Historic first: German parliamentarian ousted for antisemitism

AfD party leader Alexander Gauland heavily criticized Brander's dismissal, saying: "I don't know where the scandal is … This [dismissal] is an affront to democracy."

Supporters of the Anti-immigration party Alternative for Germany (AfD) hold German flags during a protest in Berlin, Germany May 27, 2018 (photo credit: REUTERS/HANNIBAL HANSCHKE)
Supporters of the Anti-immigration party Alternative for Germany (AfD) hold German flags during a protest in Berlin, Germany May 27, 2018
(photo credit: REUTERS/HANNIBAL HANSCHKE)
Stephan Brander, a member of Germany's far-right party Alternative for Germany (AfD), has been ousted of his position as a palimantary committee chair over comments deemed antisemitic, in a move unprecedented in the modern history of the federal republic, according to DW.
Brander had previously served as the head of the legal affairs committee in Germany's lower parliamentary house, the Bundestag.
His dismissal was voted for by all groups within the Bundestag, except for AfD.
"Mr. Brandner was simply no longer acceptable," said Johannes Fechner, a parliamentary legal expert for the center-left Social Democrats (SPD).
"The dismissal of Brandner is a clear signal against incitement and hatred — we are finally returning dignity to the office," said Jan-Marco Luczak, deputy parliamentary spokesperson for Chancellor Angela Merkel's center-right Christian Democrats (CDU).
Brandner had been heavily criticized in early November across the political spectrum for tweeting that singer Udo Lindenberg, who had been awarded Germany's prestigious Federal Order of Merit, got a "Judas reward" for his very outspoken position "against us [the AfD]."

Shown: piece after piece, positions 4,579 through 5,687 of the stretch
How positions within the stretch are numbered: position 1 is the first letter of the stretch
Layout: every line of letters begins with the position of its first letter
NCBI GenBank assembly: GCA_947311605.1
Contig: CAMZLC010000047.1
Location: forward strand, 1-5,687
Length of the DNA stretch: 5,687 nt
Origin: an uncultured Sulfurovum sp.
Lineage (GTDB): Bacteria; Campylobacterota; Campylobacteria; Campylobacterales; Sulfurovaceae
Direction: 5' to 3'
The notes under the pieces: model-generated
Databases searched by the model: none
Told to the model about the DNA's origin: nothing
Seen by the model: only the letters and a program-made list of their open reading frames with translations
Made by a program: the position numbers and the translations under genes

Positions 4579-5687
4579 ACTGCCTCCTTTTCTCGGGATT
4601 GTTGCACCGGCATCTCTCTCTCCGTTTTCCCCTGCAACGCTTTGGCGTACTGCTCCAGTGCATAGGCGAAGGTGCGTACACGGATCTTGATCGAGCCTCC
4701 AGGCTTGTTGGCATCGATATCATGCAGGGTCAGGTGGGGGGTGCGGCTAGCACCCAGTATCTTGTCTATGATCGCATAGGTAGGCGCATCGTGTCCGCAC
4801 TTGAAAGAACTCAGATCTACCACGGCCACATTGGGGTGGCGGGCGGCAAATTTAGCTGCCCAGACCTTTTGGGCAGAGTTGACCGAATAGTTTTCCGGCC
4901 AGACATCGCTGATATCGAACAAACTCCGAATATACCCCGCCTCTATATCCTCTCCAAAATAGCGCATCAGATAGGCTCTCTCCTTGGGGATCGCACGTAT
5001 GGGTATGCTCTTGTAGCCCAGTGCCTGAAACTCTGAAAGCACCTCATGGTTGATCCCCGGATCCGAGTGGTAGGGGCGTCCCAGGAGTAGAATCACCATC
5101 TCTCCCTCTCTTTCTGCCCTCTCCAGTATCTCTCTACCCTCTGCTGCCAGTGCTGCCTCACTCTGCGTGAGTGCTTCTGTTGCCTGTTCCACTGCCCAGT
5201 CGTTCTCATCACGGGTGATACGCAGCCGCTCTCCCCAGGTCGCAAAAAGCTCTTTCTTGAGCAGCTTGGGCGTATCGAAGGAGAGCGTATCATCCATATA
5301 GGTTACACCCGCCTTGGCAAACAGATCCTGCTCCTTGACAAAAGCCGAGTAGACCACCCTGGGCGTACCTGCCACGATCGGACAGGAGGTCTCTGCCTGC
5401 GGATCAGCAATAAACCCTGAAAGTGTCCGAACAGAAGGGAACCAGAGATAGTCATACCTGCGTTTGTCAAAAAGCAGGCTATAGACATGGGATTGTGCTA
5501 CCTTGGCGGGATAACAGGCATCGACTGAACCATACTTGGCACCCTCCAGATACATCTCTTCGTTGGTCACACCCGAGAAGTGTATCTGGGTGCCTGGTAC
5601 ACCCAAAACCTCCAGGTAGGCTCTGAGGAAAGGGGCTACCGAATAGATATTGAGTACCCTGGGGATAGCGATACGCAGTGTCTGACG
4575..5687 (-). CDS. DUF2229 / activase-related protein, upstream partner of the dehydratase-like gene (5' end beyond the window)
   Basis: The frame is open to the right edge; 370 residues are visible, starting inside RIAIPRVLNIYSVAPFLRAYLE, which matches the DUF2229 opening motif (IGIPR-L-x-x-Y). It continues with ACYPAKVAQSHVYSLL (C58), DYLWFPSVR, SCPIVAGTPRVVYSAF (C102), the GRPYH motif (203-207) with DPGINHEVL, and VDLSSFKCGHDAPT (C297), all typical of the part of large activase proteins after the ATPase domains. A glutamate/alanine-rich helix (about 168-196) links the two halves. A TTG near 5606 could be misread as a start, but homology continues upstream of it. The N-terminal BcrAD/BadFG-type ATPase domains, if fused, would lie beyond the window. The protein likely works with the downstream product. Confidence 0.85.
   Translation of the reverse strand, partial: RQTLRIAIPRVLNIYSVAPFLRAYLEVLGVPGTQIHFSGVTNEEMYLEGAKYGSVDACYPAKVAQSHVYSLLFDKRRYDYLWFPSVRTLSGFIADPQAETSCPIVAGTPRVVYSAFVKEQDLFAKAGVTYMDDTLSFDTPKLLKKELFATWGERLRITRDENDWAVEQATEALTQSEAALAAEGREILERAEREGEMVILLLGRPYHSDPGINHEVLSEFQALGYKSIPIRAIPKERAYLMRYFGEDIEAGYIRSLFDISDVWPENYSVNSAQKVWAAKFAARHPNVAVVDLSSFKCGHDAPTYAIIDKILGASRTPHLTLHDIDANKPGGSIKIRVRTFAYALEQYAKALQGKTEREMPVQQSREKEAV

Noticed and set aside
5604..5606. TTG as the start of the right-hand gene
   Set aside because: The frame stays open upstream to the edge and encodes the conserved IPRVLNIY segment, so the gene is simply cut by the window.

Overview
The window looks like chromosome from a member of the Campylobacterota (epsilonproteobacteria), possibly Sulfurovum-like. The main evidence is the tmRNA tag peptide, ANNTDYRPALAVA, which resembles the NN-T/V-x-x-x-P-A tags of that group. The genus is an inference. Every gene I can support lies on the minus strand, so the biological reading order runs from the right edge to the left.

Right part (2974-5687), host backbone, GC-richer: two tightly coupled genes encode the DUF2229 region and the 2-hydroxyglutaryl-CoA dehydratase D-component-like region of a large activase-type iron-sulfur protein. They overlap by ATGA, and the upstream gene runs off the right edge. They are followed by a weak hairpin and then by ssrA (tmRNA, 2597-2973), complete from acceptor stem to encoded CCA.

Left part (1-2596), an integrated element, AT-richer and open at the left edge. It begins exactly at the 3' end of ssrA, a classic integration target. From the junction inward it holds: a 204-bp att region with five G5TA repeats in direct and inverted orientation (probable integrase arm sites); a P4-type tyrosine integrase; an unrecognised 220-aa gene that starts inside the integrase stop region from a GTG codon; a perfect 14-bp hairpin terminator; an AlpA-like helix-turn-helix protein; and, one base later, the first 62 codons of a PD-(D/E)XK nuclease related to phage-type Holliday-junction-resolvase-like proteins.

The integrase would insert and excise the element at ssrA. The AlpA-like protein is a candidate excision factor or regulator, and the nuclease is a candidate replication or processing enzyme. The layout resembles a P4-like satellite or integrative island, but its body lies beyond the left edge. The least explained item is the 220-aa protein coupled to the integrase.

The German equivalent, Judaslohn, is used to mean a traitor's reward, similar to what is said in the Bible to have been paid to Judas Iscariot for his betrayal of Jesus. His Judas statement was interpreted as being antisemitic, especially in light of his comments made in October following the Halle shooting, questioning why politicians were holding candles in memorial outside of synagogues when the victims were German.
In addition, the party – which consists of right-wing populists – is infamous for their usage of Nazi-era terminology, such as Volksverräter ("traitor of the people), for suggesting some groups of people should be entsorgt (disposed of).
Following his ousting, Brander cast himself as the victim, saying: "Whatever we do, the other parties just want to kick the AfD in the shins."
AfD party leader Alexander Gauland heavily criticized Brander's dismissal, saying: "I don't know where the scandal is … This [dismissal] is an affront to democracy."
As is the case with the party as a whole, Gauland is no stranger to accusations of antisemitism, having infamously dismissed the Holocaust as "just a speck of bird shit in 1,000 years of successful German history."


Tags germany AfD